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UCLA Film & Television Archive and the Hugh M. Hefner Classic American Film Program present

Fay Wray + Robert Riskin

The Richest Girl in the World
March 8, 2019 -
March 30, 2019
In-person: 
Victoria Riskin, author of "Fay Wray and Robert Riskin: A Hollywood Memoir" (3/8, 3/9).

Classic film series at UCLA Film & Television Archive are often occasioned by the publication of a book on Hollywood history, and so it is with this series, dedicated to Fay Wray and Robert Riskin, inspired by their daughter Victoria Riskin’s Fay Wray and Robert Riskin: A Hollywood Memoir. Victoria Riskin, who has had an extraordinary career as a film producer, here offers a dual biography of her famous parents. The irony of this Hollywood marriage is that it started at a moment when both the Academy Award-winning screenwriter Robert Riskin and the glamorous movie star Fay Wray were in transition. Fay Wray would temporarily retire from the screen when she married Riskin, and Riskin would at the same time lose his most successful partner, Frank Capra.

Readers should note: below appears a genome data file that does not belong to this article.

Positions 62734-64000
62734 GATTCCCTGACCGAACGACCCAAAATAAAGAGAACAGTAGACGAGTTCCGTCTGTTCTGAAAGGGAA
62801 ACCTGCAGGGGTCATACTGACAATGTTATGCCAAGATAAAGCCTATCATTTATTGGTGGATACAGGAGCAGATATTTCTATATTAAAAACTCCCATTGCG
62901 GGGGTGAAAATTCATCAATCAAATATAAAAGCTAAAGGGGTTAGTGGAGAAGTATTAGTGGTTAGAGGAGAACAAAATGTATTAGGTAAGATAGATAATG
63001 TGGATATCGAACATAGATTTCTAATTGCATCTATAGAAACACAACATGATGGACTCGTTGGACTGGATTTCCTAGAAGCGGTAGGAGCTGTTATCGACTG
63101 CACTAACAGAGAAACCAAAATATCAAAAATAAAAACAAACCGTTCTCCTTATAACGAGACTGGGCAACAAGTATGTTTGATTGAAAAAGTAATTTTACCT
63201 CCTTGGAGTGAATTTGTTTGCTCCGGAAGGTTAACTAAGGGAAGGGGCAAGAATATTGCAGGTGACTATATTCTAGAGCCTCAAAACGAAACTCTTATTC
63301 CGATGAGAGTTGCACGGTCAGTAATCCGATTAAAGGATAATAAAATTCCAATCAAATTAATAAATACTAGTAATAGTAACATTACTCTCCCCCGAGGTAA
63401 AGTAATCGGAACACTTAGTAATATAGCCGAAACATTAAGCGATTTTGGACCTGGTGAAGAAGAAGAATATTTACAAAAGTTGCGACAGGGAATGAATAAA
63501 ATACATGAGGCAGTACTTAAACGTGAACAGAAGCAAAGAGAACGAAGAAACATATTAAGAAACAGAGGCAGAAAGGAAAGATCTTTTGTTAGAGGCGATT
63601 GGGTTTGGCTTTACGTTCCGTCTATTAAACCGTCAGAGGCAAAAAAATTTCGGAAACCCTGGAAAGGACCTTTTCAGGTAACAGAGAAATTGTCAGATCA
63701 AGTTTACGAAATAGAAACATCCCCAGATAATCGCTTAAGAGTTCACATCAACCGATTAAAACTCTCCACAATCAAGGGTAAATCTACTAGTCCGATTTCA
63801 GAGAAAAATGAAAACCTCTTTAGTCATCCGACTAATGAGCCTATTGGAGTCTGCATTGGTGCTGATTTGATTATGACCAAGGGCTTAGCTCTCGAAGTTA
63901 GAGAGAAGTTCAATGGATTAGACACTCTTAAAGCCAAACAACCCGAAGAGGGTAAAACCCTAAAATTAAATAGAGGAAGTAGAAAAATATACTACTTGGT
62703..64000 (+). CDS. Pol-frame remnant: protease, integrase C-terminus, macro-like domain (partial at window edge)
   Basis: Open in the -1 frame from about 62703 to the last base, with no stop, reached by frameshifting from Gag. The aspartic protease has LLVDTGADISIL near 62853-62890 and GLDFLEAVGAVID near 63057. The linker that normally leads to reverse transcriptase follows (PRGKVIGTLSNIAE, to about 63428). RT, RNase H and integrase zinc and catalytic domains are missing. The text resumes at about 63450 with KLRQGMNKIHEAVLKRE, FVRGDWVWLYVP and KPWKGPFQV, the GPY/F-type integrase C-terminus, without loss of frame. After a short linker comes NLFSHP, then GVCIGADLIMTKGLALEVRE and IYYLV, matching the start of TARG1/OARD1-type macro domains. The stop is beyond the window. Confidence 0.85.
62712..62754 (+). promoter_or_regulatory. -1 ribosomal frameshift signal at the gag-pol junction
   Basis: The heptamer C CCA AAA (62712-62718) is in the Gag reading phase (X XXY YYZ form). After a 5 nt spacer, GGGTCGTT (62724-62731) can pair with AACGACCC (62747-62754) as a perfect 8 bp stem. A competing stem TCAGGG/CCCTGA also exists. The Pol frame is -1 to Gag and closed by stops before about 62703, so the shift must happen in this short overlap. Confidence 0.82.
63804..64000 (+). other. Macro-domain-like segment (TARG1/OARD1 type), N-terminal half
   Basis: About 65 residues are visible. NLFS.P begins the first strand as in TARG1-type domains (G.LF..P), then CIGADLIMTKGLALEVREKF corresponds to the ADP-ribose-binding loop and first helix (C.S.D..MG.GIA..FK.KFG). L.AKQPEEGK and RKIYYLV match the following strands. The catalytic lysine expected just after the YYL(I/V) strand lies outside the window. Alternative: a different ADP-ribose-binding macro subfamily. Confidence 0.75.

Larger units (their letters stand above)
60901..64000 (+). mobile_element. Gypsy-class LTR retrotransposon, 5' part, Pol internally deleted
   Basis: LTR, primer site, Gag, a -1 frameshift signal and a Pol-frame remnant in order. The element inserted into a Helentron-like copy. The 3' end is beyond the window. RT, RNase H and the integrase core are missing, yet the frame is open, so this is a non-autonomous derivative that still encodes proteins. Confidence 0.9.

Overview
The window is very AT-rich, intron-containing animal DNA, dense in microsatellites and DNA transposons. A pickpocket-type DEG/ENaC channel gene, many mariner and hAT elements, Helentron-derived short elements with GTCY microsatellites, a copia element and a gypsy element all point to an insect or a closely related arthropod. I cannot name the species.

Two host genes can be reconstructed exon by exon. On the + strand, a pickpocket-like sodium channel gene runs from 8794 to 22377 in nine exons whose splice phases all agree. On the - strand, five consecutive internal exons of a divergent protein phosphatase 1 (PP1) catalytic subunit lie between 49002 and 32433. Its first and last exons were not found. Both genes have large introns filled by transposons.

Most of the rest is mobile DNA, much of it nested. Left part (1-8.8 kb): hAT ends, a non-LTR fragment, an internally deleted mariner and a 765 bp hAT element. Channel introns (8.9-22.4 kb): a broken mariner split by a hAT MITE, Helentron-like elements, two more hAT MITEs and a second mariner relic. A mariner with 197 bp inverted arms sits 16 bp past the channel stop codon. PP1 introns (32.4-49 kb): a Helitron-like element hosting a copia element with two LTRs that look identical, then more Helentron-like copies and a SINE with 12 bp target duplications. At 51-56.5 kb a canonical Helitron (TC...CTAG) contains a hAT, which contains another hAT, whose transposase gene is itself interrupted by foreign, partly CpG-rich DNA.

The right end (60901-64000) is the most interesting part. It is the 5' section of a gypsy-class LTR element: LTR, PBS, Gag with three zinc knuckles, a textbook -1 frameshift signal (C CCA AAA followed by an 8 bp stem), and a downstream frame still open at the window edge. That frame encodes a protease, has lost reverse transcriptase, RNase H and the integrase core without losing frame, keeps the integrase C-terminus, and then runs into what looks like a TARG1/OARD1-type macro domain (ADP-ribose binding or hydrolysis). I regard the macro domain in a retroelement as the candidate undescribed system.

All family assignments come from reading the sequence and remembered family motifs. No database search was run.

Fay Wray started her acting career as a teenager at the very end of the silent era in one of its greatest artistic achievements, Erich von Stroheim’s The Wedding March (1928). In the 1930s, Wray would become the “Queen of Scream,” appearing in a string of mostly low-budget B-film horror titles, with King Kong (1933) achieving instantaneous success. Many of her other films would achieve cult status decades later, as they became objects for academic inquiry in film histories and cinephile fascination. Robert Riskin also worked for a B-film studio, Columbia, in the “lowly” film genre of comedy. However, the Robert Riskin-Frank Capra collaboration literally lifted the studio out of Poverty Row and into the class of mini-major. Their films revealed an American optimism, even in the face of this country’s worst economic depression. The Riskin-Capra collaboration would end after 1942, and neither would achieve similar mega-success, although Riskin would work steadily until his death in 1958, and Wray would restart her film career in the 1950s.

The films by each partner, who never worked together professionally, epitomize two distinct film phenomena in 1930s Hollywood in a story that tells us much about America’s obsessions, fears, and dreams.

Series curated and program notes written by Jan-Christopher Horak.